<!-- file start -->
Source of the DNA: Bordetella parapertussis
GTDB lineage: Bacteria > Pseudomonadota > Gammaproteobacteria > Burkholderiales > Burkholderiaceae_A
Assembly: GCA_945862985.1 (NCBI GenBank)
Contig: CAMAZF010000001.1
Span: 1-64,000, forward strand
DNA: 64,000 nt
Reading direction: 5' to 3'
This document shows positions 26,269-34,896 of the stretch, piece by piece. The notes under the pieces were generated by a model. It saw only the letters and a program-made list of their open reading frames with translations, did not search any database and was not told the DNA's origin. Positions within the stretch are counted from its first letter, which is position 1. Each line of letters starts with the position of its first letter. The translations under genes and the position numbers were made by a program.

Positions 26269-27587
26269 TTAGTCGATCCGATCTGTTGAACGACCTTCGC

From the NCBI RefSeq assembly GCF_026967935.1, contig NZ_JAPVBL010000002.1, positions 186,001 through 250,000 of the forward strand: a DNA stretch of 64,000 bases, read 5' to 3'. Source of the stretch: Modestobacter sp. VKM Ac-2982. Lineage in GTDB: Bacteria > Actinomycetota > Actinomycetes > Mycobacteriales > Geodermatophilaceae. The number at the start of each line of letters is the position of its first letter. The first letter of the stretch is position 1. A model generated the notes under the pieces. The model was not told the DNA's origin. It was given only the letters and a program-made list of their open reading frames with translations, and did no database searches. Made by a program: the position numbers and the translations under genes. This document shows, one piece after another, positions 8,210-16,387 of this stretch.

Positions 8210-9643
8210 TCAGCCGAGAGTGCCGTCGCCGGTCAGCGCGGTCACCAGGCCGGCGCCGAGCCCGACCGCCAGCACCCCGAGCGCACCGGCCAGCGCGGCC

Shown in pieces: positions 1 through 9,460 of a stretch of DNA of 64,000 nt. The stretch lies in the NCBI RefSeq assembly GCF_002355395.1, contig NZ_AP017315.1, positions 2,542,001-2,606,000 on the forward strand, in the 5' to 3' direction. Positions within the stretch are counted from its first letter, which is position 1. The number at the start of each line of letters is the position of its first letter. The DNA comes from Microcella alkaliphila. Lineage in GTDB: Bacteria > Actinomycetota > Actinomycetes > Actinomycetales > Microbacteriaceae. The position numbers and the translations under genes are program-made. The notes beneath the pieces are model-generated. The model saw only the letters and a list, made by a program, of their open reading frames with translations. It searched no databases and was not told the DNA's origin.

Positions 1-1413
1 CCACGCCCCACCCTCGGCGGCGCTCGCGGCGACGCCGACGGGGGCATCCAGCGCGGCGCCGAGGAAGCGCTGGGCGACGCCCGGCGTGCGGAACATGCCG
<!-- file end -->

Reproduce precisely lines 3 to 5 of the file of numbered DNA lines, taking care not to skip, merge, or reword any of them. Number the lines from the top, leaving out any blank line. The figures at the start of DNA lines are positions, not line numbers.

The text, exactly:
Assembly: GCA_945862985.1 (NCBI GenBank)
Contig: CAMAZF010000001.1
Span: 1-64,000, forward strand